Simpson was referring to Fred Astaire (d.1987) whose controversial, computer-assisted number with a Dirt Devil in 1997 was authorised by his widow but led his daughter to say she was “saddened that after his wonderful career he was sold to the devil”.
Now Audrey Hepburn has become the latest face to be disinterred for promotional purposes, returning to the screen 20 years after her death to advertise a chocolate bar.
A minute-long spot for Galaxy entitled “Choose Silk Chauffeur”, revealed during ITV1’s Mr Selfridge, places a young Hepburn on a bus in traffic on the Amalfi Coast in the 1950s. A Galaxy bar tempts her from her handbag. She makes eyes with a hot man in an open-top, swiftly swapping vehicles before tucking in as they speed away.
This time, Hepburn’s sons, who control her estate, authorised the use of her image, for which they will have received a fee. Sean Ferrer and Luca Dotti say their mother would be “proud” of her new role, adding in a press release that she “often spoke about her love of chocolate and how it lifted her spirit”.
Galaxy Chocolate, a Mars Chocolate brand, teamed up with ad agency AMV BBDO and production company Framestore, to recreate Hepburn in their newest and impressive commercial. Set on Italy’s Amalfi Coast; circa 1950’s, we find the beauty stuck in a bus and desirous of her chocolate. According to Framestore, the production process was arduous and included discovering a Hepburn double, and utilising VFX techniques to form a Computer-Generated Audrey.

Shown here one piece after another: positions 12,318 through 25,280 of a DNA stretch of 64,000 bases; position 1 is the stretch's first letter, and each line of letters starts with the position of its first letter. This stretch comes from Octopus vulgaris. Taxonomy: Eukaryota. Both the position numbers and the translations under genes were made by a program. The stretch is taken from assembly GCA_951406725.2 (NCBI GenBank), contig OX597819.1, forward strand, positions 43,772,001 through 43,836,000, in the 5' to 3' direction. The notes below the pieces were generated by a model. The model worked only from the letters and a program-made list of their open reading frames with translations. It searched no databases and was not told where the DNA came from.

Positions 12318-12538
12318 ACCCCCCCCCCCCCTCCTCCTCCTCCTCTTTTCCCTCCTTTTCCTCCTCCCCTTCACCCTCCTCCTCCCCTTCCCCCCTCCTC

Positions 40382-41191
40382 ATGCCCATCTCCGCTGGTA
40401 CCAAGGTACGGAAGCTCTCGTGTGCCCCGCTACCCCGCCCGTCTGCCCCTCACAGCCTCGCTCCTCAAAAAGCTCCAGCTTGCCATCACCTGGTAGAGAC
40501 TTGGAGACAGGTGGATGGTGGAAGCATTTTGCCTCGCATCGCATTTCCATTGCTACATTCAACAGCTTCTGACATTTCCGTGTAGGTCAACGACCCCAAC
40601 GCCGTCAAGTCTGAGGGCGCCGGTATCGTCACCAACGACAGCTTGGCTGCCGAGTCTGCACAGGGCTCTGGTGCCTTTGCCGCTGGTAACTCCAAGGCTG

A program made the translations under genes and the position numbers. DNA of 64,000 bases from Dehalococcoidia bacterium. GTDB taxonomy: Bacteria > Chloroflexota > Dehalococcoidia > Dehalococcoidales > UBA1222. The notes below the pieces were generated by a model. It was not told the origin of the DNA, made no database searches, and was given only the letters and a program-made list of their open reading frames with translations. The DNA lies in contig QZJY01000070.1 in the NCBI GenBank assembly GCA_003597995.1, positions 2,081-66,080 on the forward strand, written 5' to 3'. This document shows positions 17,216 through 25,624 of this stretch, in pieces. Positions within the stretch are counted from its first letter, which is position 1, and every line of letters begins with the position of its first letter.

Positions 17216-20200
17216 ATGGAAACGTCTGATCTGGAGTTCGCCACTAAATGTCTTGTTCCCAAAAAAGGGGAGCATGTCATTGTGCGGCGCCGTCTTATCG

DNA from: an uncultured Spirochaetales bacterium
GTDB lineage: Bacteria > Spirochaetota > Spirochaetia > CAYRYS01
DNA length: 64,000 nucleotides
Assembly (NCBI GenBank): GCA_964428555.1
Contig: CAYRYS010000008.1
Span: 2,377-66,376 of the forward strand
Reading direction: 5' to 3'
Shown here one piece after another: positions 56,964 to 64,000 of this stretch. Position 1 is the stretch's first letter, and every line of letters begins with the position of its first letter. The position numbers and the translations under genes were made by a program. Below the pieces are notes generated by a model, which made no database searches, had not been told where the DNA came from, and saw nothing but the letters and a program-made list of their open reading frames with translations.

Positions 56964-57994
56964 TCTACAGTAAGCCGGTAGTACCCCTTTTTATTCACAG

Commented Flavia Barbat, Branding Magazine: “The icon’s eyes and smile are said to have been most difficult and, although the Framestore team hoped to utilize real eyes (for which the actress’s similarities were cast), they ended up rebuilding all of Hepburn’s face.”
As for the smile, CG VFX Supervisor, Simon French, states:
“It is amazing how unique and recognizable a person’s smile is. When you see it in this detail, it really needs to look perfect.”
Remarkable execution aside, I am wondering if the visual effects of the commercial will overshadow Galaxy’s branding purposes. Although the aesthetic success of the commercial will bring it all of the publicity it requires, I hope that viewers are capable of comprehending the interaction between the chocolate brand and Hepburn’s legacy. Hepburn is of a Golden Age, a time period that oozes sensuality and luxury, while chocolate consumption is trademarked with parallel descriptors. Beneath the fantastic spectacle of the commercial lies a powerful and well-developed partnership between the one-of-a-kind beauty and Galaxy’s promoted rich, rare taste. After all, the video concludes with the question: Why have cotton when you can have silk?”
For today’s Millenial generation, too young to know her work, seeing a posthumous gamine Hepburn might indeed renew a love of a screen icon of the past. But what’s next after chocolates? Washing detergents… vacuum cleaners?
A more morbid question is raised when Usborne asks, “As the words of the younger Astaire show, the image rights and posthumous fortunes of the departed can lay legal and ethical minefields for brands, and raise the morbid question: who owns dead people?”
When there’s money to be made, may the dead never rest in peace.